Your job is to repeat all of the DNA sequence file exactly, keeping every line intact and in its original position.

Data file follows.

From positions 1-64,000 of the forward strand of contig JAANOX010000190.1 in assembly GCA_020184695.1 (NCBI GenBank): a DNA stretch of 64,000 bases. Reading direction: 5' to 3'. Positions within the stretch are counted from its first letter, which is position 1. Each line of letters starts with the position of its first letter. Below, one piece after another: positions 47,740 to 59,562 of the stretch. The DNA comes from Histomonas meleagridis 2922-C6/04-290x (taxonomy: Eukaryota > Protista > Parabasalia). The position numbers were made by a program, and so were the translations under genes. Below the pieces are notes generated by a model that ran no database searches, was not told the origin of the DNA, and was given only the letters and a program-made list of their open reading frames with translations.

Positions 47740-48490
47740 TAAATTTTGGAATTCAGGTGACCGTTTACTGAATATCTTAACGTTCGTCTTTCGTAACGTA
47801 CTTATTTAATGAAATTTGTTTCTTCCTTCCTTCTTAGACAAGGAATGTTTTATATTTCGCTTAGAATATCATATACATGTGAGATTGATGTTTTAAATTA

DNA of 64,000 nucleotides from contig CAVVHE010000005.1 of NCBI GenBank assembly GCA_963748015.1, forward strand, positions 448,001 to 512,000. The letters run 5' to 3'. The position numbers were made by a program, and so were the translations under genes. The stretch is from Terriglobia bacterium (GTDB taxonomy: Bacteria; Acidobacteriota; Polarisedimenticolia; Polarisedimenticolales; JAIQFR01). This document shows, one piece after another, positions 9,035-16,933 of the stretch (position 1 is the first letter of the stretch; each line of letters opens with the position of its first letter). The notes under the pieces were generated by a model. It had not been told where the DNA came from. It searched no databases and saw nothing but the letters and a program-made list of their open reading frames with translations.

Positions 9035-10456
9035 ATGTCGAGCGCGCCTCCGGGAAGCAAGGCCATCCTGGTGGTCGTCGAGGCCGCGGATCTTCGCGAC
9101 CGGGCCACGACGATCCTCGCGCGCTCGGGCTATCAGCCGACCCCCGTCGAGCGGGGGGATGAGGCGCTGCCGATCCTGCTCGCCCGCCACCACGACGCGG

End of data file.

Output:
From positions 1-64,000 of the forward strand of contig JAANOX010000190.1 in assembly GCA_020184695.1 (NCBI GenBank): a DNA stretch of 64,000 bases. Reading direction: 5' to 3'. Positions within the stretch are counted from its first letter, which is position 1. Each line of letters starts with the position of its first letter. Below, one piece after another: positions 47,740 to 59,562 of the stretch. The DNA comes from Histomonas meleagridis 2922-C6/04-290x (taxonomy: Eukaryota > Protista > Parabasalia). The position numbers were made by a program, and so were the translations under genes. Below the pieces are notes generated by a model that ran no database searches, was not told the origin of the DNA, and was given only the letters and a program-made list of their open reading frames with translations.

Positions 47740-48490
47740 TAAATTTTGGAATTCAGGTGACCGTTTACTGAATATCTTAACGTTCGTCTTTCGTAACGTA
47801 CTTATTTAATGAAATTTGTTTCTTCCTTCCTTCTTAGACAAGGAATGTTTTATATTTCGCTTAGAATATCATATACATGTGAGATTGATGTTTTAAATTA

DNA of 64,000 nucleotides from contig CAVVHE010000005.1 of NCBI GenBank assembly GCA_963748015.1, forward strand, positions 448,001 to 512,000. The letters run 5' to 3'. The position numbers were made by a program, and so were the translations under genes. The stretch is from Terriglobia bacterium (GTDB taxonomy: Bacteria; Acidobacteriota; Polarisedimenticolia; Polarisedimenticolales; JAIQFR01). This document shows, one piece after another, positions 9,035-16,933 of the stretch (position 1 is the first letter of the stretch; each line of letters opens with the position of its first letter). The notes under the pieces were generated by a model. It had not been told where the DNA came from. It searched no databases and saw nothing but the letters and a program-made list of their open reading frames with translations.

Positions 9035-10456
9035 ATGTCGAGCGCGCCTCCGGGAAGCAAGGCCATCCTGGTGGTCGTCGAGGCCGCGGATCTTCGCGAC
9101 CGGGCCACGACGATCCTCGCGCGCTCGGGCTATCAGCCGACCCCCGTCGAGCGGGGGGATGAGGCGCTGCCGATCCTGCTCGCCCGCCACCACGACGCGG